I shall be telling this with a sigh Somewhere ages and ages hence: Two roads diverged in a wood, and I, I took the one less traveled by, And that has made all the difference Family Friend Poems has made every effort to respect copyright laws with respect to the poems posted here. And it is, in most respects, a normal piece of smartly assembled and quietly manipulative product promotion. It is a poem about the necessity of choosing that somehow, like its author, never makes a choice itself—that instead repeatedly returns us to the same enigmatic, leaf-shadowed crossroads. Somewhere in the back of his mind will remain the image of yellow woods and two equally leafy paths. His honesty is a reality check as well as a means of making a final decision.
Frost intended the poem to be a semi-serious mockery of people like Thomas, but it was taken more seriously by Thomas, and by countless readers since. And an attempt to evaluate all decisions only as correct or incorrect, complicates the path. But the hero of the poem does not even strive to appreciate this future. The syntax of the first also mirrors this desire for simultaneity: three of the five lines begin with the word and. The entire piece is a metaphor for choices in life. Nevertheless, such an opportunity is present, but only in the present. When the road failed to yield the hoped-for rarities, Thomas would rue his choice, convinced the other road would have doubtless led to something better.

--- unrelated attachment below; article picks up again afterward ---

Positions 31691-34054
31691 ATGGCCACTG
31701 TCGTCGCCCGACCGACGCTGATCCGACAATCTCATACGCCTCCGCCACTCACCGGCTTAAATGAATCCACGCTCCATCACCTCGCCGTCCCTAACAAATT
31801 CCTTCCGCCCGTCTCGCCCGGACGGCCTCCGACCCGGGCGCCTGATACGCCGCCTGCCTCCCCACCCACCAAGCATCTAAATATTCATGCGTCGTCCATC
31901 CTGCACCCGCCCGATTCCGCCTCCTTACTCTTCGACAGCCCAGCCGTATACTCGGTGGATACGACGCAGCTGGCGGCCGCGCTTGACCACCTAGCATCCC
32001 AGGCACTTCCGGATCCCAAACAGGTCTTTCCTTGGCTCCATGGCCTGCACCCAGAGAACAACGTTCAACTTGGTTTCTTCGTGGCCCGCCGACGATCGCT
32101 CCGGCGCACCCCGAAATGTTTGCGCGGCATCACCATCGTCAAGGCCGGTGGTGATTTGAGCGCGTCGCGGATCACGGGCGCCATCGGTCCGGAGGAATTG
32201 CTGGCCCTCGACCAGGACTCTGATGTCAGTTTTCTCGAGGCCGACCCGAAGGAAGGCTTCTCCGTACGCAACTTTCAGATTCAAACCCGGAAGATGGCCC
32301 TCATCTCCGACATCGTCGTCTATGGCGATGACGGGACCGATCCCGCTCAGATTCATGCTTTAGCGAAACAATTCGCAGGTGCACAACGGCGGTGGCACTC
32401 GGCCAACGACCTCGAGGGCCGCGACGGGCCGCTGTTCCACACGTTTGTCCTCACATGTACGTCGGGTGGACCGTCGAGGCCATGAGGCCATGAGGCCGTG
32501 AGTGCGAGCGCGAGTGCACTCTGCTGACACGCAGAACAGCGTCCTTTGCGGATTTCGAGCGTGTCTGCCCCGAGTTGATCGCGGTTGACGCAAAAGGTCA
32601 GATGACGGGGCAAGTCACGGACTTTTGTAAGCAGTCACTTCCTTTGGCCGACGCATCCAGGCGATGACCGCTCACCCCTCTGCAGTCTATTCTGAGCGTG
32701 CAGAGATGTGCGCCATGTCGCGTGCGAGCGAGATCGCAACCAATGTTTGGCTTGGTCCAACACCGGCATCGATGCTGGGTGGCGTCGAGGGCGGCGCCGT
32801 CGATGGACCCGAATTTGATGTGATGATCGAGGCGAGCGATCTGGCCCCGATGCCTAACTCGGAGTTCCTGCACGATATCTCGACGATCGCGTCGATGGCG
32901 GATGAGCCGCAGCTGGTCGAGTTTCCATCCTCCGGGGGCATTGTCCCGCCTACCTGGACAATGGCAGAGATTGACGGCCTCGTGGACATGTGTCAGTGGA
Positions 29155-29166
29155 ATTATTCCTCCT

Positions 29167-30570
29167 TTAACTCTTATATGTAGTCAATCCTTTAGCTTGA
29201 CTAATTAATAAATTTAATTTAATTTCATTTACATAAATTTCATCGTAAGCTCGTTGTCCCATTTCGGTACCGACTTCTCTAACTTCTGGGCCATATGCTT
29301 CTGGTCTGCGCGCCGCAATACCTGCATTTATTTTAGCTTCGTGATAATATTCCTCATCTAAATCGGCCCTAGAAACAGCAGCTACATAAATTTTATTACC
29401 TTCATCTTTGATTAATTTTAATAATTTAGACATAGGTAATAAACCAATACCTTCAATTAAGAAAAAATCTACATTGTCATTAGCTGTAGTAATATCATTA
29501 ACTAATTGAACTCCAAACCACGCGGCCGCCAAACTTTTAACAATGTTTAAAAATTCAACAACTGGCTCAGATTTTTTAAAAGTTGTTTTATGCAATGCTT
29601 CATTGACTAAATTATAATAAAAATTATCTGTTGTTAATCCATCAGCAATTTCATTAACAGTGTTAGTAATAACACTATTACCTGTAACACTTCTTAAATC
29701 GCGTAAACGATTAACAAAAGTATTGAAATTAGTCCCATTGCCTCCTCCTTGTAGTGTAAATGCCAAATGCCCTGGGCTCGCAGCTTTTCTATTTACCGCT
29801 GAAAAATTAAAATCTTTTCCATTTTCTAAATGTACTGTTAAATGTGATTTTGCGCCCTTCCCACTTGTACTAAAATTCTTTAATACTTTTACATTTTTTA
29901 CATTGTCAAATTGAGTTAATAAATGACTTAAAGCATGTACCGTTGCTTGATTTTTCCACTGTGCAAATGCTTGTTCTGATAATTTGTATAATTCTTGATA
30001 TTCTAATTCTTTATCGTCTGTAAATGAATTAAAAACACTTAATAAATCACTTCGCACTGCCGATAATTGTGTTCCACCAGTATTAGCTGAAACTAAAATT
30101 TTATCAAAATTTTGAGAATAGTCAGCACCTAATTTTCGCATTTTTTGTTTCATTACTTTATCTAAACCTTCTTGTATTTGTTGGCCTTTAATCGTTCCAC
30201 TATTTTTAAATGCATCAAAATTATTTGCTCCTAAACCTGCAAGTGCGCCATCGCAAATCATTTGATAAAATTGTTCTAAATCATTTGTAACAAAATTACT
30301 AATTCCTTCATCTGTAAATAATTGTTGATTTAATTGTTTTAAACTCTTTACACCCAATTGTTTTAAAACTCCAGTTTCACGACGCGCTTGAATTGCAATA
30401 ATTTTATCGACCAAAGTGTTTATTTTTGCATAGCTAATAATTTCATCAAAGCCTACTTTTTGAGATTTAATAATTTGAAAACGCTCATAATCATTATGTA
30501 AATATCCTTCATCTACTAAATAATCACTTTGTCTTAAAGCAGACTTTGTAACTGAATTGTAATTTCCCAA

According to Frost, the poem was about his very close friend Edward Thomas, a fellow writer and eventual poet in his last years who Frost got to know very well during his time in England in the early 20th century. There are two roads in an autumnal wood separating off, presumably the result of the one road splitting, and there's nothing else to do but to choose one of the roads and continue life's journey. With no reason to choose one road over the other, the traveler takes one, then consoles himself that he will simply come back another time and see where the other road goes… before admitting that in this thought he was really just trying to fool himself once again, as he had tried to do previously by attempting to convince himself one path was less traveled than the other: Oh, I kept the first for another day! Yet he knows it is unlikely that he will have the opportunity to do so. Some, now paved over, are used as highways, remnants of a culture that has long since vanished and been supplanted by another. The fork is a metaphor for a life-altering choice in which a compromise is not possible. After peering down one road as far as he can see, the speaker chooses to take the other one, which he describes as … just as fair, And having perhaps the better claim, Because it was grassy and wanted wear; Though as for that, the passing there Had worn them really about the same. Instead, he believed it was a serious reflection on the need for decisive action.